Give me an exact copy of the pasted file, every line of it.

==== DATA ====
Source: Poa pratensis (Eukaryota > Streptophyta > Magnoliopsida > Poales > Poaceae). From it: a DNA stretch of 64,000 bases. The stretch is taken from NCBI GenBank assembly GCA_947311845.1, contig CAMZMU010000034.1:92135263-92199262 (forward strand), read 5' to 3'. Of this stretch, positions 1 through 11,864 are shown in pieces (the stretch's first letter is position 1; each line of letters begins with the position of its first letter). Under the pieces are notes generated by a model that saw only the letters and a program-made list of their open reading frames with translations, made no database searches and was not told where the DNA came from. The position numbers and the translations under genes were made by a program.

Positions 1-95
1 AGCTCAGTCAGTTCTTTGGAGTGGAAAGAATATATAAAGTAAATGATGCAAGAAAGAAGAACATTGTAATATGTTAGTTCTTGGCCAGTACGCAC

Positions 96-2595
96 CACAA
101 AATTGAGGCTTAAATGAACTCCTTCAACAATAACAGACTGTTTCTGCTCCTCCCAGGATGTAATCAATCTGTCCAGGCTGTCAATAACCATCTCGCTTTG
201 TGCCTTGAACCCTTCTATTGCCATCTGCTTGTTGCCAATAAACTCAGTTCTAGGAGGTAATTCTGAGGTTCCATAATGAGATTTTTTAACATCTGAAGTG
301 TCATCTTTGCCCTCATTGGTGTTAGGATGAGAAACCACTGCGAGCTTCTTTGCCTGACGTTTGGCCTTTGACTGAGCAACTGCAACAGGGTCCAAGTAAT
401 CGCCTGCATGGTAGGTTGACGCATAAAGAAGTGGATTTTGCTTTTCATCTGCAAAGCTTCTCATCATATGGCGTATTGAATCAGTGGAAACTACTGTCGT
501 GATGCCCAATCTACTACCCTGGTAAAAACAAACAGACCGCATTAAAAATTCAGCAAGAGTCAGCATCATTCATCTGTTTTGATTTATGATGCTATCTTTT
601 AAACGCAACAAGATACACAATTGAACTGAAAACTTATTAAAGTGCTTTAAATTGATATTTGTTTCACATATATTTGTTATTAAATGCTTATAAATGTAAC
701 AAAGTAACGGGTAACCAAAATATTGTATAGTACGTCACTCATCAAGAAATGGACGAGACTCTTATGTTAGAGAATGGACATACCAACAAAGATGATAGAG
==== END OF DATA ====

Source: Poa pratensis (Eukaryota > Streptophyta > Magnoliopsida > Poales > Poaceae). From it: a DNA stretch of 64,000 bases. The stretch is taken from NCBI GenBank assembly GCA_947311845.1, contig CAMZMU010000034.1:92135263-92199262 (forward strand), read 5' to 3'. Of this stretch, positions 1 through 11,864 are shown in pieces (the stretch's first letter is position 1; each line of letters begins with the position of its first letter). Under the pieces are notes generated by a model that saw only the letters and a program-made list of their open reading frames with translations, made no database searches and was not told where the DNA came from. The position numbers and the translations under genes were made by a program.

Positions 1-95
1 AGCTCAGTCAGTTCTTTGGAGTGGAAAGAATATATAAAGTAAATGATGCAAGAAAGAAGAACATTGTAATATGTTAGTTCTTGGCCAGTACGCAC

Positions 96-2595
96 CACAA
101 AATTGAGGCTTAAATGAACTCCTTCAACAATAACAGACTGTTTCTGCTCCTCCCAGGATGTAATCAATCTGTCCAGGCTGTCAATAACCATCTCGCTTTG
201 TGCCTTGAACCCTTCTATTGCCATCTGCTTGTTGCCAATAAACTCAGTTCTAGGAGGTAATTCTGAGGTTCCATAATGAGATTTTTTAACATCTGAAGTG
301 TCATCTTTGCCCTCATTGGTGTTAGGATGAGAAACCACTGCGAGCTTCTTTGCCTGACGTTTGGCCTTTGACTGAGCAACTGCAACAGGGTCCAAGTAAT
401 CGCCTGCATGGTAGGTTGACGCATAAAGAAGTGGATTTTGCTTTTCATCTGCAAAGCTTCTCATCATATGGCGTATTGAATCAGTGGAAACTACTGTCGT
501 GATGCCCAATCTACTACCCTGGTAAAAACAAACAGACCGCATTAAAAATTCAGCAAGAGTCAGCATCATTCATCTGTTTTGATTTATGATGCTATCTTTT
601 AAACGCAACAAGATACACAATTGAACTGAAAACTTATTAAAGTGCTTTAAATTGATATTTGTTTCACATATATTTGTTATTAAATGCTTATAAATGTAAC
701 AAAGTAACGGGTAACCAAAATATTGTATAGTACGTCACTCATCAAGAAATGGACGAGACTCTTATGTTAGAGAATGGACATACCAACAAAGATGATAGAG